Badminton: Follow thy neighbors | The Star

PETALING JAYA: It could be an all-Indonesian affair in the men’s doubles race for the crown in the World Championships next week based on the depth they have.

And former doubles ace Datuk Razif Sidek believes the only way for Malaysia to counter their arch-enemies is to have a bigger pool of quality pairs just like their neighbors.

Indonesian doubles player Fajar Alfian made it clear in a recent tweet that he and Rian Ardianto do not fear Malaysia or China but the looming threat from their teammates in the world meet starting on Monday in Tokyo.

“There is always talk about our opponents from China, Malaysia, but we are more worried about our own (Indonesian) pairs. We want to push each other and try to win titles. We are not afraid of others,” tweeted Fajar.

Fajar’s statement raised the importance of hunting for honors in a pack with quality teammates to push each other in tournaments.

Indonesia has an astonishing six pairs in the top 21 – world No. 1 Marcus Fernaldi-Kevin Sanjaya, Hendra Setiawan-Mohammad Ahsan (No. 3), Fajar-Rian (No. 5), Paramudya Kusumawardana-Jeremiah Rambitan (No. 14), Shohibul Fikri-Bagas Maulana (No. 19) and Leo Rolly Carnando-Daniel Marthin (No. 21).

Marcus-Kevin, Hendra-Ahsan, Fajar-Rian and Shohibul-Bagas will be competing for honors in Tokyo.

Razif pointed out that Malaysia used to have the quality and quantity during current national doubles coaching director Rexy Mainaky’s first stint where there were about six strong pairs capable of winning on the international stage in 2006.

Led by Koo Kien Keat-Tan Boon Heong and Choong Tan Fook-Lee Wan Wah, Malaysia had Mohd Fairuzizuan Tazari-Lin Woon Fui, Mohd Zakry Latif-Gan Teik Chai, Chan Chong Ming-Chew Choon Eng to rely on.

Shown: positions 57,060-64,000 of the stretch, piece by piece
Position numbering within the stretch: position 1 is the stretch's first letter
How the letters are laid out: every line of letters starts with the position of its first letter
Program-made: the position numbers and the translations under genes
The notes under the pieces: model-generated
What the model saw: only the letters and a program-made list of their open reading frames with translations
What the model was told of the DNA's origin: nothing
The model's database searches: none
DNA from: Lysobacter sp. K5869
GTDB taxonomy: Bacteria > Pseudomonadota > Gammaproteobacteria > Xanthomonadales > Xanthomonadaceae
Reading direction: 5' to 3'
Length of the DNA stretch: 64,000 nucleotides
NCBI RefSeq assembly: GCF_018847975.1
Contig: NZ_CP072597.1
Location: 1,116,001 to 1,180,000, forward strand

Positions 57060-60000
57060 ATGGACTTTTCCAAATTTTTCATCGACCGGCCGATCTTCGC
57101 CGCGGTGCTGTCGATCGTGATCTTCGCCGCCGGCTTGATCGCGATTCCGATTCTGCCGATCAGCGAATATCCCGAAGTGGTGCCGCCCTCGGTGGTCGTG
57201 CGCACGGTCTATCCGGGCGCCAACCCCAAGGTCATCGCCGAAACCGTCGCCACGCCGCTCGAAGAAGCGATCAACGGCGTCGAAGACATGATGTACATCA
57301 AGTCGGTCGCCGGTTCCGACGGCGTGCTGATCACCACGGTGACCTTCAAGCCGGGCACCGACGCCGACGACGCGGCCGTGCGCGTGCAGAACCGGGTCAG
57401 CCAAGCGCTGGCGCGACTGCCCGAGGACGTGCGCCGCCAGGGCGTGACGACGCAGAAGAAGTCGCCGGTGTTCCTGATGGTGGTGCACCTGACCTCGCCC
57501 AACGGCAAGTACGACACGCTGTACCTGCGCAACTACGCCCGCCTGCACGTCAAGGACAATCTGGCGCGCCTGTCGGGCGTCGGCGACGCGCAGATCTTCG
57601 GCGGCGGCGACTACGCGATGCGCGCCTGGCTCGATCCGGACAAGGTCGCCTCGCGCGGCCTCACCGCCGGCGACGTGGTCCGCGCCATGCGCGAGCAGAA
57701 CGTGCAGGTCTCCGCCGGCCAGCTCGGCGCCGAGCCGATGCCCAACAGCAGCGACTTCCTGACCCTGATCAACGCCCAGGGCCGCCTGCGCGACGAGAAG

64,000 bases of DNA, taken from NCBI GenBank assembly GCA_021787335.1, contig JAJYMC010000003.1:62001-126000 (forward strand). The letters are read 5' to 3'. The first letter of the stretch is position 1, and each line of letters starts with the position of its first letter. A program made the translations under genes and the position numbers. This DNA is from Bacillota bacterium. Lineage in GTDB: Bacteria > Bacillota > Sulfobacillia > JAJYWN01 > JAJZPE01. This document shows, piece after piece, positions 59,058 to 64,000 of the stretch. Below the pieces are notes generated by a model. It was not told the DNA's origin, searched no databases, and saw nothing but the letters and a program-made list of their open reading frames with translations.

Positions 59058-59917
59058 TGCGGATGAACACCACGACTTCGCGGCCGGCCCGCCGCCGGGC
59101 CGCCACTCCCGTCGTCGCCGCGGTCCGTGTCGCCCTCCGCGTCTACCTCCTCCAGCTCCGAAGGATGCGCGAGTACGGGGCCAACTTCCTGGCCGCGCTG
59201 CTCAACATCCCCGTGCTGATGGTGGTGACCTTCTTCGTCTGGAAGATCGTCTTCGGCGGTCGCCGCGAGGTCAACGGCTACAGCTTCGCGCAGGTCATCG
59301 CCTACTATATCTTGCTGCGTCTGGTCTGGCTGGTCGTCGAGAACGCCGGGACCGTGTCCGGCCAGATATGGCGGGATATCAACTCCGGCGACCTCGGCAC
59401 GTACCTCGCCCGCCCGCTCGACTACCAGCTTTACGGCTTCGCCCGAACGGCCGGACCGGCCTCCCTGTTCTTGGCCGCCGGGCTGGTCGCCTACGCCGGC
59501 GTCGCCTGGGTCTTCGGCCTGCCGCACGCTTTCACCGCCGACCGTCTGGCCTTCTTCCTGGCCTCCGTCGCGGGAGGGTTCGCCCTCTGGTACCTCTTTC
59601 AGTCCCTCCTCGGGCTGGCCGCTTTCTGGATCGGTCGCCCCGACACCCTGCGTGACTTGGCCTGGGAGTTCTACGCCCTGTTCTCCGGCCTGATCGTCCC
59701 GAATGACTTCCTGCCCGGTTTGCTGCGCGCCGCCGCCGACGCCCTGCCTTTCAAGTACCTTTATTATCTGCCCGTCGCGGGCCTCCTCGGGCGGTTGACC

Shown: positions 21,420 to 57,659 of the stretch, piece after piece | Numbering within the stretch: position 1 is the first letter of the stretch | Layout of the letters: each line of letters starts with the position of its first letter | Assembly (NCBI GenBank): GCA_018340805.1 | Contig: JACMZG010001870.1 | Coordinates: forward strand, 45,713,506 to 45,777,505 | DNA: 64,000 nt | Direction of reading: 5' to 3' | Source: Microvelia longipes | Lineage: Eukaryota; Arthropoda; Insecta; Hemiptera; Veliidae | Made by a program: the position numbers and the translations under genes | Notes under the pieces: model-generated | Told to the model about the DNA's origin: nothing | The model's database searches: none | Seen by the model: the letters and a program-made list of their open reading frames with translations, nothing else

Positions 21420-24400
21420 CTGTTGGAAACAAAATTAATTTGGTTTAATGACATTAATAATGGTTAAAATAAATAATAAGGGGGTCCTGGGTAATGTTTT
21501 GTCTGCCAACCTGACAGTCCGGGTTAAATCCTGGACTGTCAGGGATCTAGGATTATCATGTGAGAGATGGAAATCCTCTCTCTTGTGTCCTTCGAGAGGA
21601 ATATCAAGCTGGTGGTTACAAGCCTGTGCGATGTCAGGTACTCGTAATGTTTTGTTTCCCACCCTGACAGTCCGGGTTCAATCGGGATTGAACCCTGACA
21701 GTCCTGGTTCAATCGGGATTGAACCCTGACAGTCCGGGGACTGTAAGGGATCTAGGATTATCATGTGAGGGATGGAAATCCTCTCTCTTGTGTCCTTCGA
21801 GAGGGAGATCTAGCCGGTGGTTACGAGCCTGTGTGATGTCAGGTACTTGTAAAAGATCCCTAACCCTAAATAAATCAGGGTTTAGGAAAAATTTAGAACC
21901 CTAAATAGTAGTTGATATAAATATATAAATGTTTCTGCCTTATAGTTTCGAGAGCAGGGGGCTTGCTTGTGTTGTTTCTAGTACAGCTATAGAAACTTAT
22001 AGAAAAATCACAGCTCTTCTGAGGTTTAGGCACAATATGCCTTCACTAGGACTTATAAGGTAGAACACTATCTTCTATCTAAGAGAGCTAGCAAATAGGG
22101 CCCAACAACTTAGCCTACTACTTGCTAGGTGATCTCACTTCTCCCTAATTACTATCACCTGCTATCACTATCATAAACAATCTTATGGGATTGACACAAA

However, BAM’s current top two – world No. 6 Aaron Chia-Soh Wooi Yik and Goh Sze Fei-Nur Izzuddin Rumsani (No. 12) – do not have strong young pairs to push them while the other experienced independent pairs Ong Yew Sin-Teo Ee Yi (No. 10) and Goh V Shem-Tan Wee Kiong (No. 15) are inconsistent.

“What Indonesia has at the moment is remarkable. They used to rely on one or two world class pairs but now they have six and there are a few more young combinations waiting to make a breakthrough,” Razif.

“It makes sense for Fajar not to be afraid of others but his fellow Indonesians. It’s a healthy competition. Having quality pairs will help them in Tokyo and also other tournaments.

“We should also try to help the younger pairs to bridge the gap with the seniors so that we will have more quality pairs to push each other in training and also in tournaments.

“BAM and Rexy are trying to get the younger and the elite pairs to train together.

“There are several combinations out there and with proper guidance, we can have more to the fore.”

Man Wei Chong-Tee Kai Wun gave something to cheer last month when they won the Taiwan Open while Arif Junaidi-Mohd Haikal Nazri, Chia Weijie-Low Hang Yee and Chang Yee Jun-Yap Roy King are some of the back-up pairs with BAM.

Razif’s son Fazriq has also been promoted to the senior squad this year through the association’s fast track program.

The focus for now will be on the world meet where Malaysia also has four pairs – Aaron-Wooi Yik, Izzuddin-Sze Fei, Yew Sin-Ee Yi and V Shem-Wee Kiong who will be trying to win the elusive title.

Indonesia’s four combinations look to be the best bets with home pair and defending champions Takuro Hoki-Yugo Kobayashi as the only pair capable of denying them the honor.

The fact that Marcus-Kevin, Fajar-Rian and Shohibul-Bagas have not won the major title will motivate them further in Tokyo. Malaysia’s doubles shuttlers should also draw from the same motivation to end the agonizing wait for a world title.


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